Venison cooked over a fire

Venison cooked over a fire

By
From
Gather
Serves
15-20
Photographer
Andrew Montgomery

Being outside is one of the most natural and beautiful ways to cook. It’s definitely good for the soul – to breathe the wood smoke, to feel the heat of the embers, to use your hands in a way you don’t in the kitchen.

Of course, cooking this way is not as simple as switching on the electric hob. It takes a little more thinking through, but it’s far more engaging and reactive, and you connect with the ingredients in ways that elude you when you use a fan-assisted oven. You become a manager of natural heat, gauging distance over temperature over time. You unify your senses in the most wonderful ways; step-by-step recipes are set free to become simple ideas; and wind and rain become the raw elements you balance against timber or charcoal. When I cook with fire I always learn a little bit more about myself, about the ingredients, about nature and the landscape. I don’t close a door on the food I’m preparing; I bring it to life, through careful tending and movement. Most of the time I keep things really simple, as here – a little salt and pepper and some rosemary. All the flavour is in the meat and the heat and the smoke.

Ingredients

Quantity Ingredient
1 whole roe deer or small fallow deer, skinned and ready to cook
1 bunch rosemary sprigs
extra-virgin olive oil
salt
freshly ground pepper

Method

  1. Roe deer, somewhat smaller than fallow, sika or red deer, makes for a manageable carcass to cook over an open fire. You can usually order a carcass from your butcher or a local game dealer. If you don’t have a butcher’s saw, ask your butcher to spatchcock the carcass for you. If you’re doing this yourself, however, cut through the middle of the spine, on the inside, mainly through the shoulders and neck, then make a cut between the haunches. You can then splay out the carcass to wire it to a brace.
  2. I like to make my own brace on the morning of the cook. I use four lengths of sturdy, straight hazel or young coppiced ash – one (the ‘upright’) of around 2m long and 8–10cm in diameter to support the carcass; the other three forming cross-bars of 1–1.5m long. Cut a notch in the centre of each of the shorter lengths to help ‘lock’ them where they’ll cross the upright. Lie the upright alongside the carcass and mark where each crossbar will need to attach. The top cross-bar should align with the tips of the front legs, the middle with the widest part of the breast, and the lowest with the lower part of the haunches. Fix the cross-bars to the upright with heavy-duty wire, or with bolts or screws (which I prefer, as it’s a simple way to make sure they don’t wobble about too much). Use wire to fix the carcass to the brace, securing the four leg shanks, fixing the spine firmly with several loops of wire around the wood of the upright. Pliers are useful to twist the wire tightly and cut away the overhang. Rub the olive oil all over the meat, and season generously all over with salt and pepper. Stick the rosemary sprigs in and around the carcass.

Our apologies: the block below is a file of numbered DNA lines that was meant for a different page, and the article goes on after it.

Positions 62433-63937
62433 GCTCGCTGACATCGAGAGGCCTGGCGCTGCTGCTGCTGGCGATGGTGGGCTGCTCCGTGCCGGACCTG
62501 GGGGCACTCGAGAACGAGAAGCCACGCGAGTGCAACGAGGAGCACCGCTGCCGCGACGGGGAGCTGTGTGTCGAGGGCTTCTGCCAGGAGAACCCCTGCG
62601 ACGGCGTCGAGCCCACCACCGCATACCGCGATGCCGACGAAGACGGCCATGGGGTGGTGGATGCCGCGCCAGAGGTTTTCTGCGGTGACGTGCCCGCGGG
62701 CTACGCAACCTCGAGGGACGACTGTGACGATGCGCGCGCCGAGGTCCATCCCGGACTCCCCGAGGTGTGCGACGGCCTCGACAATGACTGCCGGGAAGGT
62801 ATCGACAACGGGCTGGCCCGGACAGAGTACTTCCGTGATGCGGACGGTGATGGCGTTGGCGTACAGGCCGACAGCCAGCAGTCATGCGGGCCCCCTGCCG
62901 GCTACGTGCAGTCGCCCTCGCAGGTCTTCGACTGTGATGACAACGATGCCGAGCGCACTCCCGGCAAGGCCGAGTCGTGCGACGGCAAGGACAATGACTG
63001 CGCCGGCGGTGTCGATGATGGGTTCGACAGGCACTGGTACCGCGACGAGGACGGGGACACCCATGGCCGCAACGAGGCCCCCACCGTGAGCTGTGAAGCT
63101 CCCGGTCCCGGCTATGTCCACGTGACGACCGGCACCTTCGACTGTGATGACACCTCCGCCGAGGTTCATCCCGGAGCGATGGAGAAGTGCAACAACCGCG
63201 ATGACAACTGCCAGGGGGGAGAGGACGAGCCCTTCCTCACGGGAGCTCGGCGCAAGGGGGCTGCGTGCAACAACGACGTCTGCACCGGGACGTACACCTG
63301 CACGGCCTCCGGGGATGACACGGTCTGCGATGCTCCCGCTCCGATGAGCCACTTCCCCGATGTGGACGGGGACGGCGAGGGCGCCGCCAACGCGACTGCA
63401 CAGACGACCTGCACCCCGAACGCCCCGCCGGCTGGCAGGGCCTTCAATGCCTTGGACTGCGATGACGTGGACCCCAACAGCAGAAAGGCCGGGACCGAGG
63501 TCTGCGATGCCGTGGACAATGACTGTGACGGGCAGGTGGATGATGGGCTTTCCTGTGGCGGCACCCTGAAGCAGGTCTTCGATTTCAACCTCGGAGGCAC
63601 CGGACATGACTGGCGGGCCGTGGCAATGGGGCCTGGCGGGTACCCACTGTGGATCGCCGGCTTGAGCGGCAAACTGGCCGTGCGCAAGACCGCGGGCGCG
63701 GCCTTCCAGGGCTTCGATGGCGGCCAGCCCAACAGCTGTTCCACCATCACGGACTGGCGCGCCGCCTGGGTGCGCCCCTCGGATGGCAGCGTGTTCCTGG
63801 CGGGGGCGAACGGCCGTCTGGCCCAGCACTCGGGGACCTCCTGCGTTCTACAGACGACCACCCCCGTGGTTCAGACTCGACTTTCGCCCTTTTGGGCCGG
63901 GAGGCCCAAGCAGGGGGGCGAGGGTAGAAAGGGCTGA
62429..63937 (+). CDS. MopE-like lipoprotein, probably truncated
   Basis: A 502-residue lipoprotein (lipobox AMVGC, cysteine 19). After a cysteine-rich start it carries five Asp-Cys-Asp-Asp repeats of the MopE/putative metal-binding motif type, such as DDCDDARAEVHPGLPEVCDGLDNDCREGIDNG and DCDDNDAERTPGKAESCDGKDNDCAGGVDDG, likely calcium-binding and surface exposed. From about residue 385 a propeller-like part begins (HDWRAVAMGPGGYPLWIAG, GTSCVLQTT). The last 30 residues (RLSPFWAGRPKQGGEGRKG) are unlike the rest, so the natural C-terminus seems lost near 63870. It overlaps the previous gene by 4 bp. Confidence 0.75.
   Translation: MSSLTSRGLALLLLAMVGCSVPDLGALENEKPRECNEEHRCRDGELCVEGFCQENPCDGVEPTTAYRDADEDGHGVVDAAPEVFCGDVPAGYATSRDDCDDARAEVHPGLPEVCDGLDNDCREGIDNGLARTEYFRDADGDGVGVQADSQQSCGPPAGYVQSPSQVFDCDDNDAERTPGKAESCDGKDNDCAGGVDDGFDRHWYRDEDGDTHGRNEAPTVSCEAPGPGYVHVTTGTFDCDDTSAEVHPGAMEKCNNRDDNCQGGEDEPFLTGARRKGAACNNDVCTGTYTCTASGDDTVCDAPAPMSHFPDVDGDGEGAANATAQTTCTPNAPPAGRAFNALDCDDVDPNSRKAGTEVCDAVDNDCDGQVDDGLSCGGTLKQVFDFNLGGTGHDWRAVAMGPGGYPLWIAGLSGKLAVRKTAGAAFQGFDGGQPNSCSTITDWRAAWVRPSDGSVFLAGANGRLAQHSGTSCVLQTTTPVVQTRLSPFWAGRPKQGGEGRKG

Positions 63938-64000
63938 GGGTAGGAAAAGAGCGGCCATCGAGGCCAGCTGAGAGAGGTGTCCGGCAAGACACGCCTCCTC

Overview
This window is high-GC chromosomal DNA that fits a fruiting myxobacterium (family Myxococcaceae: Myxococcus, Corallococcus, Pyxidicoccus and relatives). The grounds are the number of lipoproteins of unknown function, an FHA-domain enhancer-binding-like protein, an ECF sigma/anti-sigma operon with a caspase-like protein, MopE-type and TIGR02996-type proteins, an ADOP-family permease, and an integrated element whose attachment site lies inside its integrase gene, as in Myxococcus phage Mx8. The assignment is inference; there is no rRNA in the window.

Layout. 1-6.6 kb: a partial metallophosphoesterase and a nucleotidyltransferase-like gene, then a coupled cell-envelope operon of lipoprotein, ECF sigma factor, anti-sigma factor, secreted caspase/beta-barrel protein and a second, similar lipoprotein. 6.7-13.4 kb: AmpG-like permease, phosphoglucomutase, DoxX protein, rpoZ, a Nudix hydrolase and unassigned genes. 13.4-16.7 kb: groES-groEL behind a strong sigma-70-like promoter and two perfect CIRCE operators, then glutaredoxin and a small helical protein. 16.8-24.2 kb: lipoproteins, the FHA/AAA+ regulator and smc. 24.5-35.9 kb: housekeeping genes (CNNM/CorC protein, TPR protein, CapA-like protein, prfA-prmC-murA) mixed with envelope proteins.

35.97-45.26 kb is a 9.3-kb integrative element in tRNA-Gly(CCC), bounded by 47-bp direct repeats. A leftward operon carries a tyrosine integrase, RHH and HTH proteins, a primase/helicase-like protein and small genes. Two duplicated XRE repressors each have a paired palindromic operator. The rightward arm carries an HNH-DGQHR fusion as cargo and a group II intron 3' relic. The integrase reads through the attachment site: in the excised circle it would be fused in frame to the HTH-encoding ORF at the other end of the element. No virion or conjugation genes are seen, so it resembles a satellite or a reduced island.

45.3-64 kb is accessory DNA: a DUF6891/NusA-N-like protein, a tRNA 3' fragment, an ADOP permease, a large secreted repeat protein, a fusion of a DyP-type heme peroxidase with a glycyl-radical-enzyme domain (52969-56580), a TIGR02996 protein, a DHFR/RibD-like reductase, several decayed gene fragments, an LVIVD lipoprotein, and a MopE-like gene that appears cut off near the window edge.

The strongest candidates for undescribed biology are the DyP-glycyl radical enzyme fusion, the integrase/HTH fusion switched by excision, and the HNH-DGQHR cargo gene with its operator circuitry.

3. Make sure the fire is nice and hot before you start cooking, take a note of the wind direction and gather a decent supply of good, dry wood to burn. Stick the main pole 30cm or so into the ground, at an angle, downwind of the fire and directly over the heat. Wedge a log under the tilt of the pole, where the upright goes into the ground, to counter the weight and support the load. Move the log forwards or backwards to adjust the cooking height of the carcass.
  4. Cook the carcass over a high heat, feeding the fire regularly, and intermittently turning the brace through 180°. Keep your eye on the meat: make sure it’s close enough to the heat to cook effectively, but not so close as to burn. Accurate cooking will involve a combination of feeding the fire and adjusting the height of the brace accordingly. Pay particular attention to the shoulders and legs, areas where the heat will take longer to penetrate.
  5. The way you manage the fire is key. However, remember that with this type of cooking you’ll always find areas of the carcass that are cooked to a greater degree than others. This is part and parcel of the technique, and something I never find a problem.
  6. It’s easy to judge when the meat is cooked to your liking. Pierce the thickest part of the carcass with a thin knife to check its internal temperature. Leave the knife in situ for a few moments, then remove it and touch it to your lip. If it burns, the meat is certainly cooked. Or, you can cut into the meat to check how it looks.
  7. It can pay to foil-wrap some jacket potatoes and cook them in the embers of the fire to accompany the venison. Breads, salads and chutneys will all make welcome additions to the feasting table, too.
Tags:
River Cottage
seasonal
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